The Tribe argues that the record before the trial court established that the Tribe was entitled to sovereign immunity and that the trial court therefore did not have subject matter jurisdiction over McCor's claim. Certiorari relief is appropriate, according to the Tribe, because it is a clear departure from the essential requirements of law for a trial court to compel the Tribe to defend a lawsuit over which the trial court has no subject matter jurisdiction. McCor contends that the Tribe “expressly waived sovereign immunity by purchasing an insurance policy that provided coverage for negligent acts.” McCor further argues that “several questions still exist as to the facts surrounding the [T]ribe's purchase of liability coverage,” and that “[i]t is still unclear at this time when, how and most importantly, why such coverage was purchased by the [Tribe].” The Tribe replies that the purchase of liability insurance by the Tribe as a matter of law does not constitute a waiver of the Tribe's sovereign immunity.

III. Analysis


A. Procedural Matters

*3 At the outset, we address two procedural questions: (1) whether the Tribe's claim that the trial court lacked subject matter jurisdiction should have been raised by way of a motion for summary judgment or by way of a motion to dismiss; and (2) whether there is a basis for this court to exercise its common law certiorari jurisdiction in the circumstances present here.

1. Challenging Subject Matter Jurisdiction

 The question of whether a court lacks subject matter jurisdiction over a claim because that claim is barred by tribal sovereign immunity is a threshold question that is properly presented by way of a motion to dismiss, rather than by a motion for summary judgment. A motion to dismiss for lack of subject matter jurisdiction is analogous to a motion to dismiss for lack of personal jurisdiction. See Venetian Salami Co. v. Parthenais, 554 So.2d 499, 502 (Fla.1989) (setting forth process for determining factual issues raised by motion to dismiss for lack of personal jurisdiction). In considering a motion to dismiss challenging subject matter jurisdiction, a trial court may properly go beyond the four corners of the complaint and consider affidavits. See Barnes v. Ostrander, 450 So.2d 1253, 1254 (Fla. 2d DCA 1984) (“Speaking motions with supporting affidavits may be filed in order to attack jurisdiction over the subject matter”); see also Holland v. Anheuser Busch, Inc., 643 So.2d 621, 623 n. 2 (Fla. 2d DCA 1994)  (citing Barnes and recognizing that “under certain circumstances a trial court, on a motion to dismiss supported by affidavit, has the authority to decide ultimate issues of fact relating to ... jurisdiction over the subject matter”). Challenges to subject matter jurisdiction raised by Indian tribes asserting tribal immunity have regularly been made by way of motions to dismiss. See Seminole Tribe v. Houghtaling, 589 So.2d 1030, 1031 (Fla. 2d DCA 1991) ; Seminole Police Dep't v. Casadella, 478 So.2d 470, 471 (Fla. 4th DCA 1985). We therefore conclude that it was proper for the trial court to consider the Tribe's motion to dismiss with the accompanying affidavits and not appropriate to consider the motion for summary judgment. But see Mancher v. Seminole Tribe, 708 So.2d 327, 328-29 (Fla. 4th DCA 1998) (holding that challenge to jurisdiction based on tribal sovereign immunity was “not amenable to resolution by motion to dismiss because there are disputed factual questions”).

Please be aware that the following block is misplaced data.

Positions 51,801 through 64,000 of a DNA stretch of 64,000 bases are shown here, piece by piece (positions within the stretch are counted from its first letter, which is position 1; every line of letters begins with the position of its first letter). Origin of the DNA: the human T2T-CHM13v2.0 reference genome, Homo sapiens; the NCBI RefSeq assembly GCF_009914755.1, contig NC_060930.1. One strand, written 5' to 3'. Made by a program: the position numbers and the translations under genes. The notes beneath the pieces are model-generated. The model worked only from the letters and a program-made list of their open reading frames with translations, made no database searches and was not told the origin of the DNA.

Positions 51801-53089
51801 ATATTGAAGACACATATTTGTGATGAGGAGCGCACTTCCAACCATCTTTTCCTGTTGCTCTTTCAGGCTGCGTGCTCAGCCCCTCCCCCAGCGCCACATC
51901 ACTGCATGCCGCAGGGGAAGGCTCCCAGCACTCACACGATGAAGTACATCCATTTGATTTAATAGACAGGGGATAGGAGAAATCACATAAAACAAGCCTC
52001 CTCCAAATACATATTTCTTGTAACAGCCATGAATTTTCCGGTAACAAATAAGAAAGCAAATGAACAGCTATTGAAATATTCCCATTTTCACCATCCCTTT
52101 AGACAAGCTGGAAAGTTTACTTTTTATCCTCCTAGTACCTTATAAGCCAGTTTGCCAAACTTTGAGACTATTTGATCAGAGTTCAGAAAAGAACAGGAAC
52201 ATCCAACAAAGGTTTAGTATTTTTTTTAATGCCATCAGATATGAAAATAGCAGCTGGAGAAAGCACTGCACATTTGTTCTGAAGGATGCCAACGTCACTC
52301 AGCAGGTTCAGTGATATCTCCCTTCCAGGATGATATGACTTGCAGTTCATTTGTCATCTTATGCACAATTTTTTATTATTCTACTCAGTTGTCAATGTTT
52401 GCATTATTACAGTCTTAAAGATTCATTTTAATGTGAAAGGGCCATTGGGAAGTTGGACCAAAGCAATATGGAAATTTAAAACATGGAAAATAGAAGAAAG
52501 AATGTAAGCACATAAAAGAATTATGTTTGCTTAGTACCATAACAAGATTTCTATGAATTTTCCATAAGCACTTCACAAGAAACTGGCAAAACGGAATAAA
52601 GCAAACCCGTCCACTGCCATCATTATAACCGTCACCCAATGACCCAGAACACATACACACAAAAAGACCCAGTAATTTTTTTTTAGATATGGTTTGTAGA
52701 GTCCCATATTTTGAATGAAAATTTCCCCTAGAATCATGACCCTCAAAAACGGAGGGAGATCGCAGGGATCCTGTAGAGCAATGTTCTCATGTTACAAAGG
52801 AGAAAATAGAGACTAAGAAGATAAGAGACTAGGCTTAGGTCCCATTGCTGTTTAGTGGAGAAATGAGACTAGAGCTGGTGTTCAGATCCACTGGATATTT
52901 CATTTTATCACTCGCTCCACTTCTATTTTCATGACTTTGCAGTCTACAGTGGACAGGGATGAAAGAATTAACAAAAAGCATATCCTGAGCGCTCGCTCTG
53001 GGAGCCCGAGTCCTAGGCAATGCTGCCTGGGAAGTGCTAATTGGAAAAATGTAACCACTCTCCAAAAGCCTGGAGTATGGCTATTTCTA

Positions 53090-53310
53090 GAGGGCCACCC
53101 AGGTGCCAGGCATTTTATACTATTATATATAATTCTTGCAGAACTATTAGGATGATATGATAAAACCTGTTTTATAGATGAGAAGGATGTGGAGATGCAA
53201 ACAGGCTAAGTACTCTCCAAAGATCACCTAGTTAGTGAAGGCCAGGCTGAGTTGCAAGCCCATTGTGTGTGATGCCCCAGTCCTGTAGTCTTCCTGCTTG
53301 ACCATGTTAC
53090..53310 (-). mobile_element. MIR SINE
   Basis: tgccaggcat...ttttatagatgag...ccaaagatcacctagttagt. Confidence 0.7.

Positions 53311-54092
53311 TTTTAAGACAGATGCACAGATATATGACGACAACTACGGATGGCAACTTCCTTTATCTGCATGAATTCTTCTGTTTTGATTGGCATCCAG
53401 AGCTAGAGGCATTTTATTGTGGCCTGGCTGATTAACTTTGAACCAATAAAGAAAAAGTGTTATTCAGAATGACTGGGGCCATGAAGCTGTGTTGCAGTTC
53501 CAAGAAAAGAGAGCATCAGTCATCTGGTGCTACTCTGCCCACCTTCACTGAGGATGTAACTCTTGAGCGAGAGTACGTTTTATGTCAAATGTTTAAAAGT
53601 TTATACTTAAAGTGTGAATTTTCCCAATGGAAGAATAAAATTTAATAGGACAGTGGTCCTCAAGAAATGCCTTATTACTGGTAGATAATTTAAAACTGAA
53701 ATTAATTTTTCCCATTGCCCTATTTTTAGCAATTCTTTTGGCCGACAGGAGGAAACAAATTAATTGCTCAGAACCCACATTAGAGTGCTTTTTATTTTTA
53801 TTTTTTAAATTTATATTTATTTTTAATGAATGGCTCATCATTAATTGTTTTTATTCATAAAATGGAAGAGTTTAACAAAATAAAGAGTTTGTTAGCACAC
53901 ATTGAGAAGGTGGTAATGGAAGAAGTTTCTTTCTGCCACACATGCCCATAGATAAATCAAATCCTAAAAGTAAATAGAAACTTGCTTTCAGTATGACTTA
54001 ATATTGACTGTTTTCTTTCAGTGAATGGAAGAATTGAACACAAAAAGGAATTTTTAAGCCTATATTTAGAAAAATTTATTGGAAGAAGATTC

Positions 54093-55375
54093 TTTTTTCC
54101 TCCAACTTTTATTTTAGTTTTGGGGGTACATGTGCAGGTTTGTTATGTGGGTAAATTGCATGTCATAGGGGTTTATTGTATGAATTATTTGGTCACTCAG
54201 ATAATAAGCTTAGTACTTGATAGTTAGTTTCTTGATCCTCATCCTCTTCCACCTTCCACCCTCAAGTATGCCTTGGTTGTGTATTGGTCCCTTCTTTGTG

2. Certiorari Jurisdiction

 We have previously exercised our common law certiorari jurisdiction to review a trial court order denying a motion to dismiss where the motion was based on the assertion that the trial court lacked subject matter jurisdiction because the suit was barred by tribal sovereign immunity. See Houghtaling, 589 So.2d at 1031; see also Casadella, 478 So.2d at 471 (granting common law writ of certiorari and quashing trial court order that denied motion to dismiss where defendants were “a derivative economic organization and agent of the Seminole Tribe of Florida” which “were immune from suit under the doctrine of sovereign immunity”); cf. Miccosukee Tribe of Indians v. Napoleoni, 890 So.2d 1152, 1153-54 (Fla. 1st DCA 2004) (granting “writ of prohibition, barring further proceedings,” where workers' compensation claim was brought against Indian tribe that enjoyed sovereign immunity). Certiorari jurisdiction exists in this context because the inappropriate exercise of jurisdiction by a trial court over a sovereignly-immune tribe is an injury for which there is no adequate remedy on appeal. Tribal sovereign immunity, like the qualified immunity enjoyed in civil rights cases by public officials, “involves ‘immunity from suit rather than a mere defense to liability,’ “ which is an “entitlement” that “ ‘is effectively lost if a case is erroneously permitted to go to trial.’ “ Tucker v. Resha, 648 So.2d 1187, 1189 (Fla.1994)  (quoting Mitchell v. Forsyth, 472 U.S. 511, 526, 105 S.Ct. 2806, 86 L.Ed.2d 411 (1985)).

B. Tribal Sovereign Immunity

*4 “As a matter of federal law, an Indian tribe is subject to suit only where Congress has authorized the suit or the tribe has waived its immunity.” Kiowa Tribe v. Mfg. Techs., Inc., 523 U.S. 751, 754, 118 S.Ct. 1700, 140 L.Ed.2d 981 (1998). Congressional waiver or abrogation of tribal sovereign immunity must be unequivocal and does not arise by implication.  Santa Clara Pueblo v. Martinez, 436 U.S. 49, 58, 98 S.Ct. 1670, 56 L.Ed.2d 106 (1978). Likewise, a waiver of tribal immunity by a tribe must be clear.  Okla. Tax Comm'n v. Citizen Band Potawatomi Indian Tribe, 498 U.S. 505, 509, 111 S.Ct. 905, 112 L.Ed.2d 1112 (1991).